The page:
It would seem Song of Solomon was written when Solomon was a young man, Proverbs in his middle age, and many would see Ecclesiastes being written in his later life. That it was written by Solomon is seen in the opening verse: “The words of the Teacher, the son of David, king in Jerusalem” (Ecclesiastes 1:1 NET). Although some question Solomon’s authorship, if we accept this as being from the Holy Spirit, then it must be a son of David who was king, and the internal evidence fits Solomon well.
Like many who reach an older age, Solomon seemed to be disillusioned with life. Notice what he says: “‘Futile! Futile!’ laments the Teacher. ‘Absolutely futile! Everything is futile!’” (Ecclesiastes 1:2). He had lived a long life and what was there to show for it? Everything continued as it always had: generations come and go, the sun rises and sets, streams flow into the sea but never fill it, there is nothing new that ever happens. Even what is done will be forgotten in future generations.
“I thought to myself, ‘I have become much wiser than any of my predecessors who ruled over Jerusalem; I have acquired much wisdom and knowledge.’ So I decided to discern the benefit of wisdom and knowledge over foolish behavior and ideas; however, I concluded that even this endeavor is like trying to chase the wind.” (Ecclesiastes 1:16-17).
What follows in this book is Solomon’s search for a meaning in life. Keep in mind his wisdom as well as his wealth and we can easily see that he was in a position to try just about everything life had to offer.
He began by trying pleasure. This included ‘partying’, alcohol, increasing what he owned (things), building projects (houses, gardens, vineyards, even parks). He owned slaves as well as herds of animals and he amassed silver and gold. He had singers to entertain and even a “harem of beautiful concubines” (Ecclesiastes 2:1-9).
“I did not restrain myself from getting whatever I wanted; I did not deny myself anything that would bring me pleasure.…Yet when I reflected on everything I had accomplished and on all the effort that I had expended to accomplish it, I concluded: ‘All these achievements and possessions are ultimately profitless—like chasing the wind! There is nothing gained from them on earth.’” (Ecclesiastes 2:10-11)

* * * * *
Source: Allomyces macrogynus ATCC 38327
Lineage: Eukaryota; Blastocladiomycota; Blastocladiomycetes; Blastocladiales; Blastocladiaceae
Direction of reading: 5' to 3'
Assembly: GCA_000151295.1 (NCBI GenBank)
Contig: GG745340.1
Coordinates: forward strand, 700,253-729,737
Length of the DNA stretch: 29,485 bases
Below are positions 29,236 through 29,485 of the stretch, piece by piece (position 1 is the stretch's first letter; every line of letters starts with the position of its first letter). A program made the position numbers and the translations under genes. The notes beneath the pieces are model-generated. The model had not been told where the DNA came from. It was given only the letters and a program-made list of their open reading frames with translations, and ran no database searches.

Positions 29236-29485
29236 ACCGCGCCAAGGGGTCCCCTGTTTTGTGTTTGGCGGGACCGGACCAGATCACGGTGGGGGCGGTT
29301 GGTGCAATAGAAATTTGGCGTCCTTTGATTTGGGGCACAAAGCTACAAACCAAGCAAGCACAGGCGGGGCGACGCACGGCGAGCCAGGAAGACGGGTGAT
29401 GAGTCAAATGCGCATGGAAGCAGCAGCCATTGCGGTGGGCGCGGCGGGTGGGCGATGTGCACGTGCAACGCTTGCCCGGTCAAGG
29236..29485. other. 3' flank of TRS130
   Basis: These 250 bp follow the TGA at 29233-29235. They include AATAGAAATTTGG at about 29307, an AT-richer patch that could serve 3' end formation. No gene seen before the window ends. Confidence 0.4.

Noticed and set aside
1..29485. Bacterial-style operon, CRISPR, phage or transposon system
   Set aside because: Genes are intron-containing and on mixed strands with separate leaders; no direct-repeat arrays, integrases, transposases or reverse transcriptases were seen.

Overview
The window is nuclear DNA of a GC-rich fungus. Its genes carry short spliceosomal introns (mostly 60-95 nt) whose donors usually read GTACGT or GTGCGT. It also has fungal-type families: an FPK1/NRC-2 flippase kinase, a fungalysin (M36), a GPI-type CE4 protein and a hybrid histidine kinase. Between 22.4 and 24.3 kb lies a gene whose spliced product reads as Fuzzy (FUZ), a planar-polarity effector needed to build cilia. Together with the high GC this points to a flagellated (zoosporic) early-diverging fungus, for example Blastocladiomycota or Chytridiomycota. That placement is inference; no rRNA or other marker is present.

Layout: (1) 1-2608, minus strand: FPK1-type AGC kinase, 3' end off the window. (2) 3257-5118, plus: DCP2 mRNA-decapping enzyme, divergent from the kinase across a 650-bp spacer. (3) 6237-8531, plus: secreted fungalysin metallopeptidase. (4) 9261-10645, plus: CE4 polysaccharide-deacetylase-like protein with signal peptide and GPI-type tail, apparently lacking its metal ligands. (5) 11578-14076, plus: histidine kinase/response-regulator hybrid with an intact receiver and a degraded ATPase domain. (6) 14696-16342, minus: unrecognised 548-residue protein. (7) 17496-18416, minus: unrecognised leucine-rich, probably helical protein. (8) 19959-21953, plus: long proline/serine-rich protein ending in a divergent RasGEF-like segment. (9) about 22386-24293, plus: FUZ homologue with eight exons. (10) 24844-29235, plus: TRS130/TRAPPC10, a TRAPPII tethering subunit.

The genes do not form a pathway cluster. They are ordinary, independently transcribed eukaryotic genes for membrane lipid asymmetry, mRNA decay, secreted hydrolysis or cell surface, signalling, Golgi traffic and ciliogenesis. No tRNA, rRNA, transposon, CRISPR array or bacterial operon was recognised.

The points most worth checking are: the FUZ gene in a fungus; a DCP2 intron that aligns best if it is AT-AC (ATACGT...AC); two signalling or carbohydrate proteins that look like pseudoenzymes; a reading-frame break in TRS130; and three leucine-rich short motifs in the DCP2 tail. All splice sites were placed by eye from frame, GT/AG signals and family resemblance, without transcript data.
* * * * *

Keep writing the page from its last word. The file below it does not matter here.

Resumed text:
He went on to examine wisdom (Ecclesiastes 2:12-17) and even being a ‘workaholic’ (Ecclesiastes 2:18-21). He spent considerable time look at various aspects of work (Ecclesiastes 4) and wealth (Ecclesiastes 5). He had some good, memorable observations: there is a time for doing and time for not doing (Ecclesiastes 3:1-8) and it was good to enjoy life (Ecclesiastes 3:12-13). But his conclusion to each of these examinations was the same: “This also is profitless and like chasing the wind” (Ecclesiastes 4:16). A meaning to life, a purpose in living, is not found in anything material, anything worldly.
When we reach the end of the book we find the conclusion to his search. “Rejoice, young man, while you are young, and let your heart cheer you in the days of your youth. Follow the impulses of your heart and the desires of your eyes, but know that God will judge your motives and actions” (Ecclesiastes 11:9). In other words, live knowing that we will have to answer to God.
We need to remember who God is – our Creator – when we are young, before we become old. If we don’t get this right, life will be meaningless (Ecclesiastes 12:1-8). “Having heard everything, I have reached this conclusion: Fear God and keep his commandments, because this is the whole of man” (Ecclesiastes 12:13). This, Solomon wrote, is what gives meaning to life.
When we read these words we can have hope that Solomon did return to his senses after being led into idolatry by his many wives and concubines. What is sad is that many today continue to seek meaning for their lives in the same areas that Solomon examined and found to be meaningless. Without God in our lives, we will ultimately arrive at the same conclusion.
Readings for next week: Ecclesiastes 1-12